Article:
"I think this is the best stuff I've ever done," says David Baerwald of his new record, Here Comes the New Folk Underground. Considering that his track record includes the classic David + David album Boomtown, his crucial contributions to Sheryl Crow's multi-platinum Tuesday Night Music Club, and the recent Golden Globe nomination for Moulin Rouge’s show-stopping "Come What May," this is no idle threat.
As contemporary songwriters go, they don't come much better than David Baerwald, whose finely tuned ear for human folly and exquisite cruelty might make him rock'n roll's heir to Nathanael West. "He took murder out of the parlor room and gave it back to those who commit them for a reason," said Raymond Chandler of his fellow crime writer Dashiell Hammett. Substitute "murder" with "songs," and it's tempting to make a similar claim regarding the extraordinary qualities of David Baerwald and the New Folk Underground.
For the songs you find on Here Comes the New Folk Underground all exist for very good reasons. You can hear it in every single, passionate note, as Baerwald takes the listener on a ride that, despite several close calls and dark turns, ultimately strikes a defiant and life-affirming chord. And he takes us to this place without resorting to sentimentality or false bravado; the gritting of teeth you can hear is not fake.
Subsequently, one shouldn't be surprised to learn that what eventually became the New Folk Underground was born out of a funeral. The lead-off track "Why" starts here, at the services for the seven-year old son of Tuesday Night Music Club mastermind Bill Bottrell in Mendocino, CA in 1998. Returning home to Venice, CA, Baerwald rallied the troops that grew into the New Folk Underground, and spent the next six weeks trying to make sense of the senseless. The resulting blur of hard-fought catharsis was eventually burned onto two CDs distributed over the Internet as "A Fine Mess".
Which might have been the end of it if not one of these fine messes landed on the desks of Lost Highway who, to their credit, realized the power and value inherent in this music. Baerwald in turn used this opportunity to reconfigure what was once a howling mess into a finely tuned, razor-sharp and frequently funny narrative arc, a study in the art of remaining on your feet no matter what. Life doesn't just throw curveballs; a lot of times we're looking at a Roger Clemens brushback pitch. "You might take it hard," said Woody Guthrie, another itinerant folk singer, "but you take it." And other times you just gotta laugh.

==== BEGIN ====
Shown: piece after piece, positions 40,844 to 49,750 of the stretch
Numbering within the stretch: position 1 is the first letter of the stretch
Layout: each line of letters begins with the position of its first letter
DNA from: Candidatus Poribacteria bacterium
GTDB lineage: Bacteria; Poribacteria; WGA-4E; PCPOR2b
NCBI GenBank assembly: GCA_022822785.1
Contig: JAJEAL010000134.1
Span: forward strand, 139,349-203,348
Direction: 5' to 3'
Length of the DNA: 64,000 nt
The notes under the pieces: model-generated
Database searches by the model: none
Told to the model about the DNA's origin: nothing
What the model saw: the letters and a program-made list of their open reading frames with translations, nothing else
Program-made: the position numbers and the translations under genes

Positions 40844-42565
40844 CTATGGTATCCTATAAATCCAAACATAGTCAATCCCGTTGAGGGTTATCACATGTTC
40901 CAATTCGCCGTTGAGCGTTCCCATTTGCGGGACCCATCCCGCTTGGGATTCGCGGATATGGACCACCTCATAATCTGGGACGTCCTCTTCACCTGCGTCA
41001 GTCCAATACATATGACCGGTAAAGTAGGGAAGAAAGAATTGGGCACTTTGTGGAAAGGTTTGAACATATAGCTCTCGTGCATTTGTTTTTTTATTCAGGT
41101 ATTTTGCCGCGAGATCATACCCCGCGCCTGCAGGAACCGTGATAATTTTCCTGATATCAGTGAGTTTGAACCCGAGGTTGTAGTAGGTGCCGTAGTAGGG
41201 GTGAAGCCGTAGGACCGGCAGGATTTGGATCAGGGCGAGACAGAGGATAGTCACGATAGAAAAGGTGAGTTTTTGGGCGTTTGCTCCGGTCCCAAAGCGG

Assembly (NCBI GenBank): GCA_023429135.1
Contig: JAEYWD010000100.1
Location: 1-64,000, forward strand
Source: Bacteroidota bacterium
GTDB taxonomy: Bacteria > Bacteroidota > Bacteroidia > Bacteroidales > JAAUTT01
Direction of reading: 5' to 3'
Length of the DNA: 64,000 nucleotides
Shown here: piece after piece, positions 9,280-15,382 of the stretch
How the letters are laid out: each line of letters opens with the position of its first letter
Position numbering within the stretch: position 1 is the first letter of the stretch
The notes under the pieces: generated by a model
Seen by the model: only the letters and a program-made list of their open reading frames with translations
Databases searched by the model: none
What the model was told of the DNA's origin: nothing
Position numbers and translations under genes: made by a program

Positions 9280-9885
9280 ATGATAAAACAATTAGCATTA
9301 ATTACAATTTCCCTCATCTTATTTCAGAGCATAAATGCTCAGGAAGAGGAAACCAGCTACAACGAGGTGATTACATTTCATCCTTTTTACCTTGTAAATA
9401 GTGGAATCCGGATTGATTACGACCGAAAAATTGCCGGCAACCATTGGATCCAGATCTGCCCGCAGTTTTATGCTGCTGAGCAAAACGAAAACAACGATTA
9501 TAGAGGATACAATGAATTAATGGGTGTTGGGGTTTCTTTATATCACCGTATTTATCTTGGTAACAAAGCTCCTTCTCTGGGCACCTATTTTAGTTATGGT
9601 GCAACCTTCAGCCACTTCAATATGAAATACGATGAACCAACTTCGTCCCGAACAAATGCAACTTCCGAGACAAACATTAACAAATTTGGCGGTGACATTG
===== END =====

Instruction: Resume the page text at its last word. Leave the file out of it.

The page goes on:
"I love the smell of sawdust in the morning," Baerwald likes to say. Because for all the literary qualities and sheer intelligence of his songs, Baerwald counts the man who invented the steel guitar from leftover stock car parts as a high-ranking member of his personal pantheon of heroes. "There's just something about the disposability of a three-minute song that I like," he continues. "It's not meant for the Smithsonian or Library of Congress. But it can make right now a good deal better." Sentiments like this place David Baerwald firmly and squarely in the fine and honorable American tradition of unschooled innovators, misguided entrepreneurs, malcontent visionaries and fleet-footed bootleggers. Iconoclasts one and all, and with little else in common other than the ability to think on their feet, and leave a visible trail of burnt rubber.
So at a time when concepts like courage, heroism and the triumph of the human spirit is bandied about like so much fluttering confetti, "Here Comes the New Folk Underground" offers a gritty, brave blueprint of the real thing. And with it, David Baerwald confirms his rightful place in the long and crooked line of American artists who, when all is said and done, gave as well as they took, and along the way found new ways to make great music from car wrecks.